Blog Post

Institutional Change: Social Capital and Data in the Cloud

“Nothing is possible without men, but nothing is lasting without institutions.” (Jean Monnet, The Beauty of Institutions).

Today, the most contested region for institutional change lies in the global and technological transition to cloud computing, the ability for all software to be downloaded, shared, and distributed over the internet.Institutions  and start-ups around the globe are now considering the benefits, saving money on transaction costs, and the risks, lack of control of data, when purchasing "cloud space" on Amazon, Microsoft and Google's hardware to process their business transactions. Ashlee Vance notes, that there is currently a "war" in the clouds; where "things (in this case business standards) are downright Darwinian right now...There hasn't been this type of Cambrian in corporate technology in 20 years"(1).



If all data is in the hands of a few in power, how will the owners of the information control that data? Putnam notes, "The same ties that bind also exclude" (Narayan 5). It is important that in the next 3-4 years cloud computing policymakers consider the way in which "vertical" structure of the cloud (based mainly from 3 market holds, Amazon, Google & Microsoft) effect cooperation and social exclusion of global society and business as a whole.

by Kelsey Brannan









The real fear is not technologic change, as Cloud computing is not much different than the Internet, the real fear is in the adaptation of scale. And as scale increases, so does risk and transaction costs -- factors that affect people's trust in the system.  Ashlee vance notes,“Some companies justifiably fear they will be subject to lawsuits if they’re not directly in charge of managing their own information" (2). If the cloud innovation will become a fully diffused technology, the most important factor to be communicated is, "observability," the visibility of the innovation to others (Rogers).

The question is, how will this global adaptation build trust and social capital amongst the users of the "cloud"? The creation of international standards and norms for data portability, will allow institutions to bridge "ties across businesses and between social groups and government policies" (Putnam 1). As a result of these ties,  the cloud business can create the social capital, "the norms and social relations..that [will] enable people to co-coordinate action and to achieve desired goals" (Narayan 6). However, if the institutions fail to create social capital, that is by maintaining a vertical structure, within this cloudian evolution, trust will breakdown. Amazon, Google, and Microsoft are all competing to gain more clients on the cloud, but within that competition they must also find  synergetic balance.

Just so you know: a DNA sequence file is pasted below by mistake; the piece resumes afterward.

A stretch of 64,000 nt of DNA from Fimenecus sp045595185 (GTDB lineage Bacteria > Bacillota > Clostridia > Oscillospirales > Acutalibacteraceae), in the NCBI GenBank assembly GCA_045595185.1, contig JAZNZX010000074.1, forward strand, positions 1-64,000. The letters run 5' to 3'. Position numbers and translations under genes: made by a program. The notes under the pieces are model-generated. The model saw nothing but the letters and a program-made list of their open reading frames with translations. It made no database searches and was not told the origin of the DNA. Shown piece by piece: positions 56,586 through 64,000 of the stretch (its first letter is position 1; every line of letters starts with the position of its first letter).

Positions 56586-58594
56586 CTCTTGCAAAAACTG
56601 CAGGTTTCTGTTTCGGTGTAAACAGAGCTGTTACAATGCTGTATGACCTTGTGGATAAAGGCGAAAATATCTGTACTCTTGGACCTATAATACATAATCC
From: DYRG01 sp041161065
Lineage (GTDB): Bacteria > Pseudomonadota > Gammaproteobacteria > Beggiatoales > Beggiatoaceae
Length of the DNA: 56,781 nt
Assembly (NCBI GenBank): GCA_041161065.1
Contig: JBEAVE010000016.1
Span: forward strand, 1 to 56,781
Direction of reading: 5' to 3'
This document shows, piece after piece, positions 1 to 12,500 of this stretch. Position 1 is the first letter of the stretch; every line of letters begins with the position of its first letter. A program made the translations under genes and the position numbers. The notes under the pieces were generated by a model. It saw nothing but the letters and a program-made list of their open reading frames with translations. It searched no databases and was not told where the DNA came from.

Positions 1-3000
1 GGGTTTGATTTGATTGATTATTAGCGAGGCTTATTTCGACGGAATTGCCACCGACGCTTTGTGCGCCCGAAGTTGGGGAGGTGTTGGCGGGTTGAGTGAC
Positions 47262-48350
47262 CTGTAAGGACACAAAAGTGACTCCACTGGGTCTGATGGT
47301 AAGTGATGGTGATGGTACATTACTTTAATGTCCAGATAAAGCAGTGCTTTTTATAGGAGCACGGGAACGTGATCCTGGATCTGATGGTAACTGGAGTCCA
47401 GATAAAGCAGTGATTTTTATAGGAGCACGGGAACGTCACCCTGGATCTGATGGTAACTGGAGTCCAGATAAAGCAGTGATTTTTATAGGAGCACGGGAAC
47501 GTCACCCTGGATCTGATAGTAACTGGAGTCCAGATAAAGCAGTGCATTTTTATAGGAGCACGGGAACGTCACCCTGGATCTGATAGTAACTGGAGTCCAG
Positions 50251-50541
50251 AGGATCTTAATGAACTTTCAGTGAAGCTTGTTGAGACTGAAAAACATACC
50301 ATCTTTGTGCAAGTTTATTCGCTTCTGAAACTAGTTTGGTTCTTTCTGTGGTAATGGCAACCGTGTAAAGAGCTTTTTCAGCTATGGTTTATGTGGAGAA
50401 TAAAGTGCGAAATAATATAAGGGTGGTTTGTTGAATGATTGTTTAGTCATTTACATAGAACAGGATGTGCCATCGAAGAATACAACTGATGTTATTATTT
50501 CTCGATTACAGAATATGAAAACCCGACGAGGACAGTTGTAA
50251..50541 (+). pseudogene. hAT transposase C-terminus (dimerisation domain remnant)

Narayan notes that synergy requires both complementarity, symbiotic relationship between public & private sectors, and embeddedness, "the ties that connect citizens and public officials" (11).To obtain synergetic balance and institutional success, cloud computing must maintain a horizontal structure across international borders (Putnam 176). According to the Computer & Communications Industry Association's  (CCIA) Public Policy for the Cloud Report (July 2011), it is recommended that the "Government should partner with private sector to..make the free flow of information [transparency] a top foreign policy and trade policy" (24) Due to the speed and connection of the web, blocking information will create trade barriers and block the growth of horizontal structure. Putnam notes, the more communication among the transactors, the "greater their mutual trust and the easier they will find it to cooperate" (174). As the Cloud grows, the network will become more dense, and the more dense the network of communication of civic engagement is, the easier it will be to "spot and punish the occasional "bad apple" so that defection is risker and less tempting." (178) As Institutions adapt to cloud computing,  policy makers must create international standards to create institutional flexibility, equal access, civic engagement, and coordination.


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